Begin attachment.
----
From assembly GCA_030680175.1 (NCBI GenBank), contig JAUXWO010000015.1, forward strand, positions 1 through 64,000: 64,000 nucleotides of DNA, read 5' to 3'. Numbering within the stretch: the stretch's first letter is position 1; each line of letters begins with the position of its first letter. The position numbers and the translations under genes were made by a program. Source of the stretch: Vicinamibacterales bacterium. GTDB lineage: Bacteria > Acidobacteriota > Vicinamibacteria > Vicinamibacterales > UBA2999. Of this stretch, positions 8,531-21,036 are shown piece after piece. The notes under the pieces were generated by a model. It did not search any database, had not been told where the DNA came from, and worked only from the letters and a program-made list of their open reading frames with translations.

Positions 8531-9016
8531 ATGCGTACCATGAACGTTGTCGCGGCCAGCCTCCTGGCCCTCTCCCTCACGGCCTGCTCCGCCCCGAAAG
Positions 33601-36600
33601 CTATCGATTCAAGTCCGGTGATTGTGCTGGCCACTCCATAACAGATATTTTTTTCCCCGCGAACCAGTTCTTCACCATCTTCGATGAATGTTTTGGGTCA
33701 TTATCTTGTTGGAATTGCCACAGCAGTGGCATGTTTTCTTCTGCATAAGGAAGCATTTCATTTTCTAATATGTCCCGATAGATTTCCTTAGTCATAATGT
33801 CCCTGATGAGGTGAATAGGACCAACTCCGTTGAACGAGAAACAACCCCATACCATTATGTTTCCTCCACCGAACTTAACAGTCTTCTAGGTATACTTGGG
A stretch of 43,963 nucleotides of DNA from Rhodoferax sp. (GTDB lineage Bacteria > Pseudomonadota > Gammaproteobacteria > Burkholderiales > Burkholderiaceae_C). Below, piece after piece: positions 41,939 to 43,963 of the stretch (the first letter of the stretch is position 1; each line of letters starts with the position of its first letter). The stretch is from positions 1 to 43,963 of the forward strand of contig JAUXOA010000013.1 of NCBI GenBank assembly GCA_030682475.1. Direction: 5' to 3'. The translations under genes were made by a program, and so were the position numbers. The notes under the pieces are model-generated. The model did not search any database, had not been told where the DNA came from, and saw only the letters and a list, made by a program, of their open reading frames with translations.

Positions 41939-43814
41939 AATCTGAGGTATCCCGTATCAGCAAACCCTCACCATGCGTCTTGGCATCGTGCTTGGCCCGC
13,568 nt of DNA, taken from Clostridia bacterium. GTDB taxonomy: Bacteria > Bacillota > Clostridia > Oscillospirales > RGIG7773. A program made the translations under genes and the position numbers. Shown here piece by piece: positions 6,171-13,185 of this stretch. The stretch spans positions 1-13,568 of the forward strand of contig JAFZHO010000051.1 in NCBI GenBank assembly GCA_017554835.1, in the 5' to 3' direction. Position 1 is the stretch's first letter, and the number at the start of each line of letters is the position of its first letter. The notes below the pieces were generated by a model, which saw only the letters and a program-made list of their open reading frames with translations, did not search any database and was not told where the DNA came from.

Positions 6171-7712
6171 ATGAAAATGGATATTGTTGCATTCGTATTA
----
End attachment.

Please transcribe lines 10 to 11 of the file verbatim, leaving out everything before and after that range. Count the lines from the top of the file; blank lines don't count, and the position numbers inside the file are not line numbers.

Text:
41939 AATCTGAGGTATCCCGTATCAGCAAACCCTCACCATGCGTCTTGGCATCGTGCTTGGCCCGC
13,568 nt of DNA, taken from Clostridia bacterium. GTDB taxonomy: Bacteria > Bacillota > Clostridia > Oscillospirales > RGIG7773. A program made the translations under genes and the position numbers. Shown here piece by piece: positions 6,171-13,185 of this stretch. The stretch spans positions 1-13,568 of the forward strand of contig JAFZHO010000051.1 in NCBI GenBank assembly GCA_017554835.1, in the 5' to 3' direction. Position 1 is the stretch's first letter, and the number at the start of each line of letters is the position of its first letter. The notes below the pieces were generated by a model, which saw only the letters and a program-made list of their open reading frames with translations, did not search any database and was not told where the DNA came from.